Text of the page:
Salem Man Pleads Guilty to Small Business Loan Fraud and Filing Fraudulent Tax Returns | USAO-MA

Salem Man Pleads Guilty to Small Business Loan Fraud and Filing Fraudulent Tax Returns | USAO-MA
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BOSTON – A Salem man pleaded guilty today in federal court in Boston in connection with two fraud schemes relating to COVID-19 relief funds and other individuals’ tax returns.

Roosevelt Fernandez, 42, pleaded guilty to two counts of electronic fraud and one count of aggravated identity theft. US District Judge Richard Stearns has set sentencing for May 11, 2022. Fernandez was indicted in December 2020.

Fernandez has applied for 10 EIDL loans from the US Small Business Administration (SBA), either in his name or in the names of the entities he controls. The EIDL funds were made available to eligible individuals and businesses pursuant to the Coronavirus, Relief and Economic Security Act (CARES Act). In June 2020, Fernandez applied for an EIDL under the name Soluciones Multi Service, an entity he controls, and filed a false tax file to support the application. As a result, the Small Business Administration deposited $124,900 into a bank account controlled by Fernandez and withdrew more than $80,000 in cash over the next two weeks. In August 2020, Fernandez applied for an EIDL in the name of another company using fraudulent tax filing information. As a result, the Small Business Administration deposited $149,900 into the same bank account.

Additionally, Fernandez has used the identities of various individuals to file fraudulent and federal tax returns. A number of these returns included fraudulent W-2 forms allegedly issued by employers for whom the specified taxpayer did not actually work. Various fraudulent refunds have been deposited into an account named Soluciones Multi Service. In addition, the fraudulent May 2020 Economic Income Payments – the incentive authorized under the CARES Act – were deposited into the same account. Fernandez has been filmed on ATM surveillance footage depositing another fraudulent tax refund check into this account. In all, the investigation uncovered nearly 40 fraudulent tax returns linked to Fernandez, with total refunds requested of more than $620,000.

The electronic fraud charges carry a sentence of up to 20 years in prison, up to three years of supervised release and a fine of up to $250,000. The aggravated identity theft charge provides a mandatory sentence of two years in prison, up to one year of supervised release and a fine of up to $250,000. Sentencing is imposed by a federal district court judge based on US sentencing guidelines and other legal factors.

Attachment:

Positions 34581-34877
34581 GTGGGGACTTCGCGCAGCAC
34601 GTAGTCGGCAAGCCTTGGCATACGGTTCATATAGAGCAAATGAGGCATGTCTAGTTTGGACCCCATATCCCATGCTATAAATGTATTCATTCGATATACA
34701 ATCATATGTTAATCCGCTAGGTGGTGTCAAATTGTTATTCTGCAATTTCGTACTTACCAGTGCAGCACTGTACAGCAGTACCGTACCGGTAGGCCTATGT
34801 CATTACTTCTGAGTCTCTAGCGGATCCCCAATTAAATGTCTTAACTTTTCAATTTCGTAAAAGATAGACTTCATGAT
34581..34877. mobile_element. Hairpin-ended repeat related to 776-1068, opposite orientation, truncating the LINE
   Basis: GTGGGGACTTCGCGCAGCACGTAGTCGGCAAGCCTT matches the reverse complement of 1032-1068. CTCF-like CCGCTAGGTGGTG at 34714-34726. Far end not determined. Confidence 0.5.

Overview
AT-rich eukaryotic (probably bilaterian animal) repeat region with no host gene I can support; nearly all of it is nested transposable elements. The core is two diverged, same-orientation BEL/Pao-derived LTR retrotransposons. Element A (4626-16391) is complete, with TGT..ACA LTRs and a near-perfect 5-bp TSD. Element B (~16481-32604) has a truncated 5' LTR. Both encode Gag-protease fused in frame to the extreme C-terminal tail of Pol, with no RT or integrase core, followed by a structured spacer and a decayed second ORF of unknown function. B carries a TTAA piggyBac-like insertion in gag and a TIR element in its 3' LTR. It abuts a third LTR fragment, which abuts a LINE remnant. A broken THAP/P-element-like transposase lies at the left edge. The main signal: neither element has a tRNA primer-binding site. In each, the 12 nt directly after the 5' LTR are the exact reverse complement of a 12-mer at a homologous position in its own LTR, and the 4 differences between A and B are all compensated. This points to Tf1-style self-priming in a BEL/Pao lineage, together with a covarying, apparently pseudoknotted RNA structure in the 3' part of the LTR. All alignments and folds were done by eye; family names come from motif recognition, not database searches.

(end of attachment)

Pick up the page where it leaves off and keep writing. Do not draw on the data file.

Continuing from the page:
This was announced today by Acting U.S. Representative Nathaniel R. Mendel and Joleen D. Simpson, the special agent in charge of the Internal Revenue Service-Criminal Investigations Division in the Boston field office. The United States Postal Inspection Service and the Massachusetts Department of Revenue provided valuable assistance in the investigation. Assistant US Attorney Bill Abley, the head of Mendel’s criminal division, is following up on the case.

On May 17, 2021, the Attorney General established a COVID-19 Anti-Fraud Enforcement Task Force to mobilize the resources of the Department of Justice in partnership with agencies across government to strengthen efforts to combat and prevent fraud associated with the pandemic. The task force enhances efforts to investigate and prosecute domestic and international criminal actors, and assists agencies tasked with managing relief programs to prevent fraud by, among other ways, increasing and integrating existing coordination mechanisms, and identifying resources and techniques for detecting fraud and fraud. their schemes, sharing and harnessing information and insights gained from previous enforcement efforts. For more information on the administration’s response to the pandemic, please visit

Anyone with information about allegations of attempted fraud related to COVID-19 can report them by calling the Department of Justice’s National Center for Disaster Fraud (NCDF) hotline at 866-720-5721 or via the NCDF Web Complaint Form at: https: // www complaint form.

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